It takes all of us to combat hate crimes

An FBI report released this week indicates U.S. hate crimes spiked 17 percent in 2017 — a rise for the third straight year — with a 37 percent increase in anti-Semitic hate crimes, the Associated Press reports.

There were 7,175 reported hate crimes last year, up from 6,121 in 2016.

Religion-based hate crimes increased 23 percent, with more than 900 reports of crimes targeting Jews and a 16 percent hike to 2,013 hate crimes against African-Americans.

It’s true some increases may be the result of more accurate record keeping, but with the type of hatred displayed at the Tree of Life synagogue in Pittsburgh last month, there can be no denying that hate crimes are on the rise.

It was Oct. 27 when a lone gunman shot to death 11 worshippers there, the deadliest attack ever on Jews in the United States.

Suspected shooter Robert Bowers expressed hatred of Jews and later told police “all these Jews need to die.” He is charged with federal hate crimes and other charges.

Jewish organizations said the violence in Pittsburgh underscored the dangers of unchecked hatred in a time when anti-Semitic acts are on the rise.

Sadly, the FBI report released Tuesday indicates more than half of the reported hate crimes in 2017 were motivated by bias against a person’s race or ethnicity.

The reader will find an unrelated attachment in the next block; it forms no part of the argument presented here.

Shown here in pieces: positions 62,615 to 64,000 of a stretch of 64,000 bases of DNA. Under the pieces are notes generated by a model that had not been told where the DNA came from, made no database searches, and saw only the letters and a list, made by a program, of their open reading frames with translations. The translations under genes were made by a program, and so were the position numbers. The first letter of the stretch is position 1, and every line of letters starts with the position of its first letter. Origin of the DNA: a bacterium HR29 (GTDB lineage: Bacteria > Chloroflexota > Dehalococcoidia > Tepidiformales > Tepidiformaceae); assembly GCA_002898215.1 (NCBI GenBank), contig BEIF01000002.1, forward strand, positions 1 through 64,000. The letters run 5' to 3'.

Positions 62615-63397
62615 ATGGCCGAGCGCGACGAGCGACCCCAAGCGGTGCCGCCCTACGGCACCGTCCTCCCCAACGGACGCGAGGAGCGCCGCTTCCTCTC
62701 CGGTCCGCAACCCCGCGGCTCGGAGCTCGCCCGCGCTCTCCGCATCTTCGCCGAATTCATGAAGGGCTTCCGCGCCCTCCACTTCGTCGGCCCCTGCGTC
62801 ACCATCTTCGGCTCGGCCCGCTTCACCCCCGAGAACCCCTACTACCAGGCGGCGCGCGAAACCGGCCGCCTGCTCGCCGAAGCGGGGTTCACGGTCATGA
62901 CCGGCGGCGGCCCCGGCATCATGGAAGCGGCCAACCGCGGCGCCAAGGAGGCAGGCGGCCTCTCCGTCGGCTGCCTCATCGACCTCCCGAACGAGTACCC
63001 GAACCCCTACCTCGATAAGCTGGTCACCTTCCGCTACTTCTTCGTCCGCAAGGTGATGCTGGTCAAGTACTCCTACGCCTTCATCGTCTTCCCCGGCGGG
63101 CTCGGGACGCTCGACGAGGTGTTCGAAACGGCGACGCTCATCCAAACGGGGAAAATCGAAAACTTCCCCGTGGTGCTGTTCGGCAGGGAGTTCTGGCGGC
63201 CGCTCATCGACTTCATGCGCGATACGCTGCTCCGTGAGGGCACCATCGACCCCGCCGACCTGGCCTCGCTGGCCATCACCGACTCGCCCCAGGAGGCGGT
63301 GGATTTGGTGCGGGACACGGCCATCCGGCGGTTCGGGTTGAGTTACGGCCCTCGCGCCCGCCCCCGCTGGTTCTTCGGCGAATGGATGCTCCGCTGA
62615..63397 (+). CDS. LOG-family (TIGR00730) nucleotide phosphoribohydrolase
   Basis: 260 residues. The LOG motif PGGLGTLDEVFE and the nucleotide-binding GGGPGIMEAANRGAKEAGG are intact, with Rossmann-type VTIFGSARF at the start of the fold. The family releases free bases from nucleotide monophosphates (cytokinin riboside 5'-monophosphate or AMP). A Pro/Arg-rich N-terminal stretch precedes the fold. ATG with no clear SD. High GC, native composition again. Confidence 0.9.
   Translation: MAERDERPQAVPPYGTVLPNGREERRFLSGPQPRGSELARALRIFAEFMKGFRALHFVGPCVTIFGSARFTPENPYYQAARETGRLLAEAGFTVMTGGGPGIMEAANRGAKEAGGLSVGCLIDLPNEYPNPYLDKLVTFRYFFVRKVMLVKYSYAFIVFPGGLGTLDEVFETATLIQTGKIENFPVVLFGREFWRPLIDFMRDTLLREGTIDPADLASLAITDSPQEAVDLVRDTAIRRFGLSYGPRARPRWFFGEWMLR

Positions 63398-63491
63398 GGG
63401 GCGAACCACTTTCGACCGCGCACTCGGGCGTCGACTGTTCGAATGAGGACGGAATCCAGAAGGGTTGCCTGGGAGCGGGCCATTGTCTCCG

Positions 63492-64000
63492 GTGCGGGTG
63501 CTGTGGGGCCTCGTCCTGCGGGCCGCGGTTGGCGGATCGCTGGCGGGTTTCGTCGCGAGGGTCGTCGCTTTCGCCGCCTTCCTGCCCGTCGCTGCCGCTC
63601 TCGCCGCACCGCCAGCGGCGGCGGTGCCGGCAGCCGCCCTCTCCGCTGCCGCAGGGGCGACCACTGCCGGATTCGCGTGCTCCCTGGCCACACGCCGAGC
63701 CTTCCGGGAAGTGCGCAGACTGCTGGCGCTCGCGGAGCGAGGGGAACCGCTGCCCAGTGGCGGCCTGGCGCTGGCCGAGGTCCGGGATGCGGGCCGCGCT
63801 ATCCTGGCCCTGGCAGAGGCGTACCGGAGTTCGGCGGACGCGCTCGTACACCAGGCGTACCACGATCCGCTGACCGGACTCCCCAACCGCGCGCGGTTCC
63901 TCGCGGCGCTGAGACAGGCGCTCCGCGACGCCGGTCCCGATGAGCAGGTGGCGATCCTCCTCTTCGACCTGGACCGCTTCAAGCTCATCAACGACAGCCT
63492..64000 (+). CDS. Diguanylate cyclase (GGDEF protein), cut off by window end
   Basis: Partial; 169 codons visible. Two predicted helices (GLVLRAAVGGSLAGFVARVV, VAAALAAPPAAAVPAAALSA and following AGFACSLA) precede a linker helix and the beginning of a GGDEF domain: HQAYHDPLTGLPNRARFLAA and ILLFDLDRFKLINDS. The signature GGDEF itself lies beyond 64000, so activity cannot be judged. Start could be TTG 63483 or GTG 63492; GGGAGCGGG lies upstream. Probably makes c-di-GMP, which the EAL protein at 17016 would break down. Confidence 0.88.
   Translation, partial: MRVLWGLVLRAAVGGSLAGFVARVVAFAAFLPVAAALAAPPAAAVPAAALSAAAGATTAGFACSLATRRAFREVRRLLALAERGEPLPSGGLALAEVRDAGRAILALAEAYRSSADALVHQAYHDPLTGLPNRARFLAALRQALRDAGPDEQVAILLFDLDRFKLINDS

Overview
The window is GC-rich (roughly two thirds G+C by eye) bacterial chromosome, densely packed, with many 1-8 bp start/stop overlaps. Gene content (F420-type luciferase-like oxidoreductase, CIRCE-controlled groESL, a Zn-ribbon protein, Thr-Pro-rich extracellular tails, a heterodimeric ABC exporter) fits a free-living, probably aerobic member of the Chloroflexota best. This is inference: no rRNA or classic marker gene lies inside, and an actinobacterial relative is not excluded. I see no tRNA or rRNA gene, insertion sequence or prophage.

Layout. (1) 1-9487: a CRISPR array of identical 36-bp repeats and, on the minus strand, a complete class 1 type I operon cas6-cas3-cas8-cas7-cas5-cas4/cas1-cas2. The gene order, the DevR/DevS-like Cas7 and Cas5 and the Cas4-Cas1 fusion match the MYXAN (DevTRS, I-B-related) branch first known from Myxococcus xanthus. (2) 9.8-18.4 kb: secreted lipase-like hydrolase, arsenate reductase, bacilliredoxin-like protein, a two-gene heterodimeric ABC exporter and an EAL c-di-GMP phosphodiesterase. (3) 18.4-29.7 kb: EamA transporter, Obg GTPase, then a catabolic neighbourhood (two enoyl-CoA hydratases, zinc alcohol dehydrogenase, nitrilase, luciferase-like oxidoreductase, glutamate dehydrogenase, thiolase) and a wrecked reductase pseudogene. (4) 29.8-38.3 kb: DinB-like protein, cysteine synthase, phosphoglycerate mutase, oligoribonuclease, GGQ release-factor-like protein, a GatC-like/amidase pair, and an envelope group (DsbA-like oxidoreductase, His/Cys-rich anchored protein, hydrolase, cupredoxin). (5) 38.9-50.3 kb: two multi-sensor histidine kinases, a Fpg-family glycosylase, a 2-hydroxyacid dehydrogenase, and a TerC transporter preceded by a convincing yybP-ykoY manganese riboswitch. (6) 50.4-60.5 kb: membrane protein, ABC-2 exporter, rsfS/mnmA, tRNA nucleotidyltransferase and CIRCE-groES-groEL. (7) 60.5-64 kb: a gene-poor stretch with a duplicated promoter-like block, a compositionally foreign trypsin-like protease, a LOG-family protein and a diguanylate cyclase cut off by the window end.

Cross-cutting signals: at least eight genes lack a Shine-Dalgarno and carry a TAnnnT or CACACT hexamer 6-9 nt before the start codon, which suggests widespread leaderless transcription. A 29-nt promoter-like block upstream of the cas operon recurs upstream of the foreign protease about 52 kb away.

There were 1,130 reported incidents targeting people because of their sexual orientation, including 679 anti-gay hate crimes. Anti-Muslim hate crimes were down about 11 percent, according to the report.

It is unconscionable that Americans can exhibit such hatred toward one another in this day and age. Isn’t this the nation that rose up as a melting pot of peoples from vast heritages? Aren’t we becoming more accepting of differences than in our past?

Acting Attorney General Matthew Whitaker called hate crimes “despicable violations of our core values as Americans.”

We agree. We were glad to see Americans, including hundreds locally, rise up and join hands and voices against the reprehensible act in Pittsburgh. It proves that while true evil does exist in society, so does the opposite of such evil. And in the end, love, respect and support always can overpower such abhorrent acts.

“This report is a call to action,” Whitaker said.

Let us all heed that call to action, and work to demonstrate love and kindness, not just to those in our likeness, but to all.

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